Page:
Diet Terminology and History of Insect Diet Science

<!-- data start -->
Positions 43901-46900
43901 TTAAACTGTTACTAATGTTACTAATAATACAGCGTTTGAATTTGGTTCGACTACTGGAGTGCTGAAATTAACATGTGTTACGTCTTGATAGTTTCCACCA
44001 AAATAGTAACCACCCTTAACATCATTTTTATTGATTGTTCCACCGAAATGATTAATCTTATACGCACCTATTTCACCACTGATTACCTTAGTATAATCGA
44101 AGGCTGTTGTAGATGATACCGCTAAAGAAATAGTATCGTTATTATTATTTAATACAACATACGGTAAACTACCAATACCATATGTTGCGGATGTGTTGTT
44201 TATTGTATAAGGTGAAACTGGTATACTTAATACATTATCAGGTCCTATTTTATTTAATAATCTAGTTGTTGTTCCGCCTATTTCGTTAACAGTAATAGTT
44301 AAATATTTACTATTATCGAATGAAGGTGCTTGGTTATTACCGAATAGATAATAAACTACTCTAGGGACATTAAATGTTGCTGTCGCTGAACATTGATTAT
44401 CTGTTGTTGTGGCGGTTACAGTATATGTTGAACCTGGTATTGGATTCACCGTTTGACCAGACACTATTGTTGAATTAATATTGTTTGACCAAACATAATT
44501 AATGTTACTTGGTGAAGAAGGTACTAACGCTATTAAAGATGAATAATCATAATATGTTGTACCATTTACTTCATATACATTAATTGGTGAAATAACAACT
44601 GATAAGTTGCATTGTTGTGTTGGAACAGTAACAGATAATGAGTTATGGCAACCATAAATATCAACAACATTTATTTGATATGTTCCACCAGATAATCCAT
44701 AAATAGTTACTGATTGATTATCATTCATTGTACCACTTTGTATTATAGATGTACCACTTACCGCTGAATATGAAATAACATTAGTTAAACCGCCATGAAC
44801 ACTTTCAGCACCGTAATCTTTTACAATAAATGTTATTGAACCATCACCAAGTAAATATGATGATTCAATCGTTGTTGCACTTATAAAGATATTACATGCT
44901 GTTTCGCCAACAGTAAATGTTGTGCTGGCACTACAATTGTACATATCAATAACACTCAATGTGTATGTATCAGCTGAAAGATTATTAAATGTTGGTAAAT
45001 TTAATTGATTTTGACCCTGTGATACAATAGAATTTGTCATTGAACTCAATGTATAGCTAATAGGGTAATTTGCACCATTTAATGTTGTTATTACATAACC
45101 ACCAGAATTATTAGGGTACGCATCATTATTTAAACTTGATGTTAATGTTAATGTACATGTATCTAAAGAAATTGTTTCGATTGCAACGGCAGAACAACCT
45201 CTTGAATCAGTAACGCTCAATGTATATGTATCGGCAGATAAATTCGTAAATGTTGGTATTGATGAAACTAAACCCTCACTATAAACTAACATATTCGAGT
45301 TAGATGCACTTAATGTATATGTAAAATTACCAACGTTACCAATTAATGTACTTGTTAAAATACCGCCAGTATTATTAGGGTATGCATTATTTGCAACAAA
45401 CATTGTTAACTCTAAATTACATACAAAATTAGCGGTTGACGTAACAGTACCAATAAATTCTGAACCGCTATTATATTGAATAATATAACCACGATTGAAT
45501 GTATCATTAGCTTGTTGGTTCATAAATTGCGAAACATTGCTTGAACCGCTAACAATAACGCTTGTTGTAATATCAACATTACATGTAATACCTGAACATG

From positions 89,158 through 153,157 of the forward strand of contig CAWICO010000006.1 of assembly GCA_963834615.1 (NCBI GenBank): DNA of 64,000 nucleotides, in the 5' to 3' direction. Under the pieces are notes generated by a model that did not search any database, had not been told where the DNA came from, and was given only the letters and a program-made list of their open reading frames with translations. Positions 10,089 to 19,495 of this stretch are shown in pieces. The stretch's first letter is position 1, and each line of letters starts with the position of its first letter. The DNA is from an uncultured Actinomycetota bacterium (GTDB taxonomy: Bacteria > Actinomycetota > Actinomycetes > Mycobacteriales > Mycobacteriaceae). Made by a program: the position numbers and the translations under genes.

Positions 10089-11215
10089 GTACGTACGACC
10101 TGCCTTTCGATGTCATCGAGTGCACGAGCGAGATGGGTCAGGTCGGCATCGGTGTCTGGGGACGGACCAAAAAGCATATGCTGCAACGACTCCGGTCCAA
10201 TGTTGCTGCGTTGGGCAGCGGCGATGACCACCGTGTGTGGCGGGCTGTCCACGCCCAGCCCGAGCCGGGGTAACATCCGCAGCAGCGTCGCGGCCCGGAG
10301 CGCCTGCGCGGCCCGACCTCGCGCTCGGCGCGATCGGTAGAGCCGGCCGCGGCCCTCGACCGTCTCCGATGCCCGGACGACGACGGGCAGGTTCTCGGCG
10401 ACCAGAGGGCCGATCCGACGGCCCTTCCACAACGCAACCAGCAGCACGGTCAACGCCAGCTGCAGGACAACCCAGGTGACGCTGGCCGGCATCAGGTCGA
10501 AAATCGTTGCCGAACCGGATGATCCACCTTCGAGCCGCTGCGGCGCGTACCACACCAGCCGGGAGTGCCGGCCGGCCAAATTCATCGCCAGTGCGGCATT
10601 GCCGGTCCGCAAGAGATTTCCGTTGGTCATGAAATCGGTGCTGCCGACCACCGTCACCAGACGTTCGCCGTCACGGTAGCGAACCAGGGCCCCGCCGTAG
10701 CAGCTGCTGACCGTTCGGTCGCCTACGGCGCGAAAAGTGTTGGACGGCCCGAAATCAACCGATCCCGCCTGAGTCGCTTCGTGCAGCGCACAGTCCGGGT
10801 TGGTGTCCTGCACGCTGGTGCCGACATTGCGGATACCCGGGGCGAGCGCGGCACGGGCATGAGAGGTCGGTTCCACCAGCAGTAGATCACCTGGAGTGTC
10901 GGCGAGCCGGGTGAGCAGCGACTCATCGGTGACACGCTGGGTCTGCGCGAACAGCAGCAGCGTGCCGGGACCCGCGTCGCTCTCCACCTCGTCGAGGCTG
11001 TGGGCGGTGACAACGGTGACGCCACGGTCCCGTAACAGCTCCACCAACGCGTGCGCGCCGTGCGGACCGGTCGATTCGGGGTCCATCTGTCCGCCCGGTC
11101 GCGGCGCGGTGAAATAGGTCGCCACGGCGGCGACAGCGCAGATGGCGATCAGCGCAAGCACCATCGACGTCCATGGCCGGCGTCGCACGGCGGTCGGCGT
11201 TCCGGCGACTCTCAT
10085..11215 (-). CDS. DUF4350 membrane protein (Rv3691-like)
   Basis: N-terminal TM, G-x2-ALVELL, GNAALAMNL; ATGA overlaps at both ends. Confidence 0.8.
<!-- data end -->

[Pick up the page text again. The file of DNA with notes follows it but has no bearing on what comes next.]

Singh (1977) pointed out that diet terminology has been used in very imprecise and ambiguous ways such as authors calling diets “containing starch, casein or wheat germ described as ‘chemically dened.’” Singh goes on to say that “To some authors, a ‘synthetic’ diet is a mixture of nutritive substances, with perhaps a plant preparation with yeast, or vitamins or sugar added; to others it is a mixture of pure chemicals only.” Dougherty (1959) provided a concise and logical set of denitions that have been used by many authors to give consistent meanings to diet formulation terminology. Dougherty described holidic diets as ones whose components are completely known and oligidic diets as ones whose components are not fully or even nearly well characterized. Meridic diets fall in between, with some components well characterized (or dened) and others poorly dened. Meridic diets can be considered intermediary between holidic diets and oligidic diets (Dougherty 1959). However, these terms retain ambiguity when it comes to nuances of purication. Soy protein is closer to being dened than soy meal; the extraction process involved in producing soy protein has removed many lipids, complex carbohydrates, sugars, and other components of soy meal (or soy our), but the proteins are mixed, rather than a single protein species, and there are some lipids, sugars, and minerals that are present in soy protein preparations.